by Mark Alan Polo.
About the book
After a twenty-five-year absence, Faustus Madigan returns home to Greyhaven, a formerly illustrious 18th-century plantation in Peaceable, South Carolina, for a most unanticipated family reunion.
Titus, father to The Madigans, is dead.
Compelled to say goodbye to his father, visit with Addie-the woman who raised him-and mend the fences broken by his long absence, Faustus steps through the doors of the home he’d fled a quarter of a century ago.
Nothing can prepare Faustus for the changes that have occurred in his family members following his departure from Peaceable, so many years earlier. Nor can he foresee the monumental shift in the family dynamic that has occurred because of Titus’ death. During his brief visit, old acquaintances are rekindled, new bonds are formed, and long-buried family secrets are unearthed.
Faustus’ siblings, the heirs to Greyhaven, yearn to take hold of the reigns bequeathed them. They have plans of their own for Greyhaven’s future and are determined that no one-family or otherwise-will stand in their way.
There is always a price to pay for survival.
To buy Mark’s book, you can purchase it on Barnes & Noble.
Below is our interview with Mark Alan Polo
You’re a designer – how did you become an author? Nothing happens in a vacuum. Growing up, I always wrote when I couldn’t paint or sculpt. I majored in fine arts in college as a young adult, but found when I couldn’t take my supplies with me, writing traveled well. Creating stories filled the same problem solving adventures and emotional voids that painting, drawing or sculpting did, and, there was less to pack. But the biggest push for writing came many years later. I visited my brothers house on Frip Island in South Carolina. He invited me for a week and I had the house to myself. Driving there with only expectations of rest, water and isolation, I drove the road that linked the islands like a low twisting ribbon. The closer I got to Fripp Island, the more laden the tress became with moss and the wetter the roadway became, creating a low mist curing around my car. I passed a collection of shrimp boats. It was a shrimping company called Gay’s. Suddenly a story popped into my head …characters and place and time descended on me. Before I got to the house it was all I front of me. I started writing before I unpacked. I had to get it down. I was afraid I would forget what was swirling around in my head like the ephemeral fog that disappeared as soon as it appeared as I was driving. I wrote for a solid week. When I returned home, I researched coaching and found myself one. I remained with Deborah Emin for four years. Took a sabbatical from the story. Then when I and my husband Norm started our transition to The beaches in Delaware, he discovered another coach for me and I quickly joined. It was a great group of people, talented, diverse, from many disciplines and locations across the country. I was blessed. I wrote continually. Wrote short stories, and continued with my novel that I started on Fripp Island. My stories were accepted and published with Dianne Pearce and David Yurkovich by Devil’s Part Press in five anthologies. And finally, my novel, Mosquitoes and Men, was accepted and published. I was awarded The Delaware Press Association, second place award for fiction writing for Mosquitoes and Men. I have since been granted a spot in The Delaware Arts Writing Group for 2020, a week away with coaches and other talented writers, in November. I have also been interviewed on NPR for The Delaware Arts Program, on several radio programs through out Delaware and also have been on WBOC, Fox and CBS for my novel, Mosquitoes and Men. What I have discovered is that designing for these many years has giving me the ability to be detailed when it comes to location, scenes and characters. Designing helped me visualize each scene the way I see a room. When I enter a room, a film falls over it and I see it the way it should look for the client. I use this same ability in writing.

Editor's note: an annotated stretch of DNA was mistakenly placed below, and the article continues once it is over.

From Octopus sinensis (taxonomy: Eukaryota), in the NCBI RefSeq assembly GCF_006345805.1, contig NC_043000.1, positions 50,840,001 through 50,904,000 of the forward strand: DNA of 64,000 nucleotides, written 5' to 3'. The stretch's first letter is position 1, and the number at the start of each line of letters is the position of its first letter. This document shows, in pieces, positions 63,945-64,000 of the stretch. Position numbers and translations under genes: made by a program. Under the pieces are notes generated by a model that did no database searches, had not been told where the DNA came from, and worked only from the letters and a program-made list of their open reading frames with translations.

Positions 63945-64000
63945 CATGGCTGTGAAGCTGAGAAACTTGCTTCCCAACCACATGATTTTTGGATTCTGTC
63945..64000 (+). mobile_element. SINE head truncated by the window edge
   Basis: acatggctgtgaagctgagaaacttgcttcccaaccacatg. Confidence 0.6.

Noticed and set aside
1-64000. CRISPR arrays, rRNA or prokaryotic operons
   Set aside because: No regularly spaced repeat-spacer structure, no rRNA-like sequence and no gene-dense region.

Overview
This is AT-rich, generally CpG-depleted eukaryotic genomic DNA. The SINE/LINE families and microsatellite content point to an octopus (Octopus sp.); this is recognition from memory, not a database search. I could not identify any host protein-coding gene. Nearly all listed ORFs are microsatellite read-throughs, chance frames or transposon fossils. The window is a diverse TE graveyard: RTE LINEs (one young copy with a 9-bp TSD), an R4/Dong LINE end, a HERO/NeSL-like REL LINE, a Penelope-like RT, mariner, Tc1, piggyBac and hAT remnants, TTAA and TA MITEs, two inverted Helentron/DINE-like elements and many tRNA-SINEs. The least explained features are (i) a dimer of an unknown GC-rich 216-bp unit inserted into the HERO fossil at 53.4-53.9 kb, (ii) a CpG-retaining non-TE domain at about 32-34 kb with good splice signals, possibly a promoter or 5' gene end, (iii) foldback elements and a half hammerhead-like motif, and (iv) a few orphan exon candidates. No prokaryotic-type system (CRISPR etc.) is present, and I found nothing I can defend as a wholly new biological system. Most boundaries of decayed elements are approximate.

How Long have you been designing? I have been designing for forty years starting right after attending NY School of Interior Design.
How did you get into design? I went to Rutgers School of Art for several years, when my father had a serious talk with me. He begged me to turn my creative gifts into a consistent pay check. The thought of a starving artist son kept him up at night. I had always liked using my art talent to turn a room into livable art, so I entered NY School of Interior Design and never looked back.
What are you other interests? When we transitioned to Delaware beaches, my husband Norm and I started to renovate houses. Norm worked for many years for New York City, putting teams together, working finances to create Parks all around New York City. We did our first home and it was a success. We have since restored 12 varying types of homes, specializing on late 18th and 19th century renovations. We have recently embarked on a commercial venture and are currently installing a restaurant for an up and coming restaurateur couple, in one piece of our project that sits on the mouth of the Broadkill River in Milton DE. I love working on these renovations as not only do we get to financially benefit, but we are directly giving back to the town that we live by making it a better place to live with beautiful housing and places to visit, enjoy and dine. It has spurred on the town to pick up speed and others are also renovating. We have just been put on the National Historic Registry as a town. We are proud of this achievement
Where do you see yourself in a year? In a year, I will have finished and published my second novel, The Truth About Fish And Tea Cups, another contemporary southern gothic novel. I also continue to work in the tri-state area as an Interior Designer, and have some interesting projects slated for 2021.
Below is a gallery of some of Mark’s interiors
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